If anyone is found to have violated any of the draconian articles they can be arrested without charge and imprisoned without due process. The ruling regime, which repeatedly blames so called “outside forces” for fuelling the uprising – Eritrea and Egypt are cited – says the new laws will be used to coordinate the security forces against what it ambiguously calls “anti-peace elements” that want to “destabilise the country”.

Shortly after the directive was passed, the government arrested 1,645 people, the New York Times reported, of which an astonishing 1,220 “were described as ringleaders, the rest coordinators, suspects and bandits.”

All of this is taking place in what the ruling regime and its international benefactors laughably describe as a democracy. Ethiopia is not, nor has it ever been, a democratic country. The ruling EPRDF, which, like the army, is dominated by men from the small northern Tigray region (6 per cent of the population), came to power in the traditional manner: by force. Since its assumption of power in 1992 it has stolen every “election”.

No party anywhere legitimately wins 100 per cent of the parliamentary seats in an election, but the EPRDF, knowing that its  principle donors – the USA and UK – would back the result anyway, claimed to do so in 2015. The European Union, also a major benefactor, did criticise the result. However, much to the fury of Ethiopians around the world, President  Barack Obama, speaking declared that the “elections put forward a democratically elected government”.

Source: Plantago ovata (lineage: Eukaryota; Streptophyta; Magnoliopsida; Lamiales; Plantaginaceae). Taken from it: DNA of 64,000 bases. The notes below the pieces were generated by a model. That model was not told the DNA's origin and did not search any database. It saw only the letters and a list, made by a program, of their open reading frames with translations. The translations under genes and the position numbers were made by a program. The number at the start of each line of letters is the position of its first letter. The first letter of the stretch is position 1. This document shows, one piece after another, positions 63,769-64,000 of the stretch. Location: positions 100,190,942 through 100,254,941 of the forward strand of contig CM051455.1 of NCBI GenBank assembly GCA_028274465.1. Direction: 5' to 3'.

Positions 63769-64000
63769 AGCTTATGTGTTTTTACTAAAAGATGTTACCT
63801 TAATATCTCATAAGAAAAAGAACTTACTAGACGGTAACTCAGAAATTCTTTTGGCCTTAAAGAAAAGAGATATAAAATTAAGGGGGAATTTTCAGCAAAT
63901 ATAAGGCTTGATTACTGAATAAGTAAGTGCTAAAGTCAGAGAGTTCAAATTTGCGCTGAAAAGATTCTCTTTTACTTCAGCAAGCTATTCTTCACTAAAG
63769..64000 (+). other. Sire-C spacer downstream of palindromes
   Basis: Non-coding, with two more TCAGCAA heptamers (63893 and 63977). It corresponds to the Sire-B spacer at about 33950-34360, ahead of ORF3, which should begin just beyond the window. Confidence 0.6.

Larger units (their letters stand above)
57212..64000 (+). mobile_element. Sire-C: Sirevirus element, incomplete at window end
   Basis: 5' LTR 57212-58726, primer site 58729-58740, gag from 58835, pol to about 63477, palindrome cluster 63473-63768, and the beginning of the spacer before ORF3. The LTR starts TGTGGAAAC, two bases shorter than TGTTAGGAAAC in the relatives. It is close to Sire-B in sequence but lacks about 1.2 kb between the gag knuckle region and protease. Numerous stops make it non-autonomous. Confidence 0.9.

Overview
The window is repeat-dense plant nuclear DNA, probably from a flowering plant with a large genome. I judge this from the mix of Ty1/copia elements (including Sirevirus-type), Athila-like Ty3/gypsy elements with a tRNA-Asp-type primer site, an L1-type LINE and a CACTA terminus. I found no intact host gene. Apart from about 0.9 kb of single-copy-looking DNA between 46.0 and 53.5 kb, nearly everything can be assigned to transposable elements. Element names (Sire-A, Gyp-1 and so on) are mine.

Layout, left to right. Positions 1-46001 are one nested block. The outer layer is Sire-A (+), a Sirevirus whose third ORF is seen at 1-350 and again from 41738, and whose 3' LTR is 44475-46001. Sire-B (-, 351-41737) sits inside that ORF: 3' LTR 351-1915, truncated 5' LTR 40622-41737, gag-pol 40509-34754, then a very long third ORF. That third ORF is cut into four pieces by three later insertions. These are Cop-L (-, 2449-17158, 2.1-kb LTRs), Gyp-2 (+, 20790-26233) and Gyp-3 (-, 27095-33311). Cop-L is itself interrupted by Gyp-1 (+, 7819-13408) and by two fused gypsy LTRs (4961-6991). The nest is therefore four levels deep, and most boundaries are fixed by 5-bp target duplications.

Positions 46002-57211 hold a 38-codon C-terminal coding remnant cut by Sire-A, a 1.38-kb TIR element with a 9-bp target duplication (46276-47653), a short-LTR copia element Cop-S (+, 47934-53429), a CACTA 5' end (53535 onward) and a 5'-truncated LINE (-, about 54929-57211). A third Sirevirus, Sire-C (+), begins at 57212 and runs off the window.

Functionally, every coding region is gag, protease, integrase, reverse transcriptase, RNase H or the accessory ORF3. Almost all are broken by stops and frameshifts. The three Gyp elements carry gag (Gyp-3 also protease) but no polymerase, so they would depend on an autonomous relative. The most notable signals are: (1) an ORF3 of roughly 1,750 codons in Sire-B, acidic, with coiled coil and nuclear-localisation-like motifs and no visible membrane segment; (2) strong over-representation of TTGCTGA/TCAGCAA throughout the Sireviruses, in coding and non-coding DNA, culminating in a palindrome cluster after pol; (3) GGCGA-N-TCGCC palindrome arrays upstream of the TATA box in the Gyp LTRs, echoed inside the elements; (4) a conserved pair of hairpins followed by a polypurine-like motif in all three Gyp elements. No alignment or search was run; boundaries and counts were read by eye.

Government reaction

Since the start of the protests the government has responded with force. Nobody knows the exact number of people killed –  500, according to Human Rights Watch, possibly thousands. Tens of thousands have been arbitrarily arrested and detained, probably tortured, definitely mistreated; family members of protesters, journalists and opposition politicians are intimidated and routinely persecuted. And while 10,000 people have recently been released, local groups estimate a further 70,000 remain incarcerated and the government has initiated a new wave of arrests in which young people have been specifically targeted.

Among the list of violent state actions – none of which has been independently investigated – the incident at Bishoftu, which many Ethiopians describe as a massacre, stands out. On 2 October millions of ethnic Oromos gathered to celebrate at the annual Irreecha cultural festival. There was a heavy, intimidating military presence, including an army helicopter; anti-government chants broke out, people took to the stage and crossed their arms in unity. In response, the security forces fired live ammunition and tear gas into the crowd.

The number of casualties varies depending on the source; the government would have us believe that 55 people died, though local people and opposition groups claim 250 people were killed by the security forces. The ruling regime makes it impossible to independently investigate such incidences or to verify those killed and injured, but Human Rights Watch states that, “based on the information from witnesses and hospital staff… it is clear that the number of dead is much higher than government estimates”.